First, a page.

There are “safer” spaces, and there are places that can be safe to a specific group of people at a specific time, but there’s no such thing as a universal safe space, because the precautions that make a safe space for someone invariably make it unsafe for someone else.
A while ago, I was talking to a vegetarian who was (understandably) upset that she would be invited to parties where everything contained meat. Her proposed solution was that everyone should always cook vegetarian for parties, because that way “everyone” (vegetarians and omnivores) has something to eat.
The problem with that is that it’s a “catch-all” solution that doesn’t actually catch all problems. Even if you expect the mostly-carnivores who don’t like vegetables to “tough it out”, you’re still left with nut allergies, soy allergies, milk allergies, celiacs–hell, I know someone with a sensitivity to raw vegetables. There’s no way to accommodate everyone 100%. The best you can do is be aware of everyone’s issues (by asking and remembering) and label things appropriately.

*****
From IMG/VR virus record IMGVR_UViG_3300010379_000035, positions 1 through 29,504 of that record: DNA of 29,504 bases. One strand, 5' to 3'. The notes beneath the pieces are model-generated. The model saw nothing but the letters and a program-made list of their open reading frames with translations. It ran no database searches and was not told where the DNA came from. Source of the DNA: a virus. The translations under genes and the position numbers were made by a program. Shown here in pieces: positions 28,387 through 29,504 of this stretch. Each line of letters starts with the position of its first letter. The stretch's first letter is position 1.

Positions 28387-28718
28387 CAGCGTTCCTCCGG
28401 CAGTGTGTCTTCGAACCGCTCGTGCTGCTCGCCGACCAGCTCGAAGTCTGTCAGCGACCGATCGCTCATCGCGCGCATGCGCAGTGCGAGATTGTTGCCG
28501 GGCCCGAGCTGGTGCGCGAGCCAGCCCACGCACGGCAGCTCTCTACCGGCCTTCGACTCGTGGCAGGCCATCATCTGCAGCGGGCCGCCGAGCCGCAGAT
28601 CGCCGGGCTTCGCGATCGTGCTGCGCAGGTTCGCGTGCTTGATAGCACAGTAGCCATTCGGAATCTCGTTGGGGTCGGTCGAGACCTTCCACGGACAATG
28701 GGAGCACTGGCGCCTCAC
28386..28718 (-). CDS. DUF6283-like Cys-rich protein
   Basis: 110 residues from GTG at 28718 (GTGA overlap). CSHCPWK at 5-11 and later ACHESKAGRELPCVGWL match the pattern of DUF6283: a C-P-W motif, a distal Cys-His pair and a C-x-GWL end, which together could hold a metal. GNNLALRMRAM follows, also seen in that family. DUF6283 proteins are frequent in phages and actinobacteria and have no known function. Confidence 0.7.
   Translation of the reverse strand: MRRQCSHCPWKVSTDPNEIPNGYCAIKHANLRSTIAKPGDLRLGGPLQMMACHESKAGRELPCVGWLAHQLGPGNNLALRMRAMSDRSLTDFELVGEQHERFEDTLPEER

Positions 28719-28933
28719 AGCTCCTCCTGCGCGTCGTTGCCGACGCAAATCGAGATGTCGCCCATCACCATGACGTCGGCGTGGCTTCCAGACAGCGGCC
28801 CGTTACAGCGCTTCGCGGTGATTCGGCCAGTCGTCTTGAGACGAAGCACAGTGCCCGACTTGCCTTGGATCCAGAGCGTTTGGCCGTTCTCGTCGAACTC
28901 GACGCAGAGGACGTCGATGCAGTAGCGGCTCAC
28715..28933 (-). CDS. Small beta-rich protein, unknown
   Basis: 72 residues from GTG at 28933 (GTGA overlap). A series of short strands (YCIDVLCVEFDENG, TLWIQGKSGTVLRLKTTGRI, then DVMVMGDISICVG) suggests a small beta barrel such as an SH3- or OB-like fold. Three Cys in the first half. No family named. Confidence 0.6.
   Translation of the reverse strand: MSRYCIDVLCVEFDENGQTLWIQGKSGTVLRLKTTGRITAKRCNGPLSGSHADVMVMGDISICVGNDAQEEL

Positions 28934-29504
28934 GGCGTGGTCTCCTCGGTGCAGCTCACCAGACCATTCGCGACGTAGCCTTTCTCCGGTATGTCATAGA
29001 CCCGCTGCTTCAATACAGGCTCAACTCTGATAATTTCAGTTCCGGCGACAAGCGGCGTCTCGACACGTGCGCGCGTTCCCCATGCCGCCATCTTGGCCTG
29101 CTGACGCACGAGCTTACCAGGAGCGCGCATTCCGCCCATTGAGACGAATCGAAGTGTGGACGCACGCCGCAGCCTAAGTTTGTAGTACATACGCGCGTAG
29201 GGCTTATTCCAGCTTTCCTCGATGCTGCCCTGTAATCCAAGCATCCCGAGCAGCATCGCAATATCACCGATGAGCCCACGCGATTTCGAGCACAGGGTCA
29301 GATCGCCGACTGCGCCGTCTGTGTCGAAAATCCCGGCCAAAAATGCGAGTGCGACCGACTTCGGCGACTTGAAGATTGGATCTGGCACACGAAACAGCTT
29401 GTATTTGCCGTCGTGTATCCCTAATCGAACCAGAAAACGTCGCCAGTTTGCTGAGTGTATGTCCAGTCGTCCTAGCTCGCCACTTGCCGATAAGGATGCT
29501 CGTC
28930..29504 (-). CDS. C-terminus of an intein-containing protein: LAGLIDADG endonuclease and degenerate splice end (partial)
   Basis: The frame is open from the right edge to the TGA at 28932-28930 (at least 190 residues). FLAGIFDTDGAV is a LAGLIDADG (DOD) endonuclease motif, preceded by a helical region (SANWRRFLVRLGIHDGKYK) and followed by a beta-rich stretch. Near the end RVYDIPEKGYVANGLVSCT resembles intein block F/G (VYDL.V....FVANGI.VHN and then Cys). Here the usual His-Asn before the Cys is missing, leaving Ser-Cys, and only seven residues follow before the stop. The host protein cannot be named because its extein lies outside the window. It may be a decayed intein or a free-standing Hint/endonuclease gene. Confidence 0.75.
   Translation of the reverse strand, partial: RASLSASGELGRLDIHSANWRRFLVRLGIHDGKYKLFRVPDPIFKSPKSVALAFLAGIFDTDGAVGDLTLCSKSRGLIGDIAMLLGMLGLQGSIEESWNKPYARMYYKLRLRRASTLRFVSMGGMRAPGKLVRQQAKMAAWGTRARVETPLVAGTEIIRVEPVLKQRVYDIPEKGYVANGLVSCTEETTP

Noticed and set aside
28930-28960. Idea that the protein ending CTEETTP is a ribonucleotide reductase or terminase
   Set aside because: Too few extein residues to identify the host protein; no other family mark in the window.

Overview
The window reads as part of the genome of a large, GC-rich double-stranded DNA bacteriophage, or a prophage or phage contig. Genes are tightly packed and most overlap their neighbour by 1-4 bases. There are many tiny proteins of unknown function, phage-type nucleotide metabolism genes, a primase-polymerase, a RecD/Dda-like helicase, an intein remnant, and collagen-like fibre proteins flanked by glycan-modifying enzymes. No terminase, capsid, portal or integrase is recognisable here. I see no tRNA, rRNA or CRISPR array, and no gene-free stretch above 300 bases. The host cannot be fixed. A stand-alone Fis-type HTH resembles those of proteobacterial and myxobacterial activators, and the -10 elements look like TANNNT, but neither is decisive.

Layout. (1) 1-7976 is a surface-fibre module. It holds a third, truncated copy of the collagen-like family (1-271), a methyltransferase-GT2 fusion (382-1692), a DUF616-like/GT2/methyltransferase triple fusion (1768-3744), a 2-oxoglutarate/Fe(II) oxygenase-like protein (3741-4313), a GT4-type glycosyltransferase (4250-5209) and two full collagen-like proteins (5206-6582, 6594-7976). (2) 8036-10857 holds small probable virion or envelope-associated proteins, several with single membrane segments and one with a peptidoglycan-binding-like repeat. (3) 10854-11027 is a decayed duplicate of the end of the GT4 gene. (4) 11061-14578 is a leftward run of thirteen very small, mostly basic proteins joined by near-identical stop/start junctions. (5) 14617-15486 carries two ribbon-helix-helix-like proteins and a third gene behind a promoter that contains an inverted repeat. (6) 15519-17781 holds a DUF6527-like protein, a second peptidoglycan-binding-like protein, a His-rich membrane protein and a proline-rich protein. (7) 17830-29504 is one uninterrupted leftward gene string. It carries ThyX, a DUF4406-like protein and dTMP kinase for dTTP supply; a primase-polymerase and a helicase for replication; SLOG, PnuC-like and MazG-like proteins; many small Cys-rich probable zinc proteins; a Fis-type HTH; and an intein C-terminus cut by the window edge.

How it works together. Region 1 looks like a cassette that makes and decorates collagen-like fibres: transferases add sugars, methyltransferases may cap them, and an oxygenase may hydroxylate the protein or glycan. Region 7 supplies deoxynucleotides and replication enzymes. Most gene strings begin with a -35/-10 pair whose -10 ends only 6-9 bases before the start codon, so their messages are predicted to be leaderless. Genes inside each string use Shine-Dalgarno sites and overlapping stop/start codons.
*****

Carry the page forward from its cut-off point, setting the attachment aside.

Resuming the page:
“Safe spaces” online can be pretty much the same way. Making a space perfectly safe for people with body-image issues can make it hostile to rape survivors; making it safe for rape survivors can make it unsafe for recovering alcoholics. If you want to cater to everyone, the best you can do is provide awareness and “ingredient labelling”. Attempts to police for everything “unsafe” will pretty much leave the board at the mercy of the mod’s biases (like that vegetarian I mentioned above) where they might strictly stamp out all sexist, ablest and racist behaviors…but simply don’t see (for example) anti-religion attitudes.
The perfect is, as they say, the enemy of the good.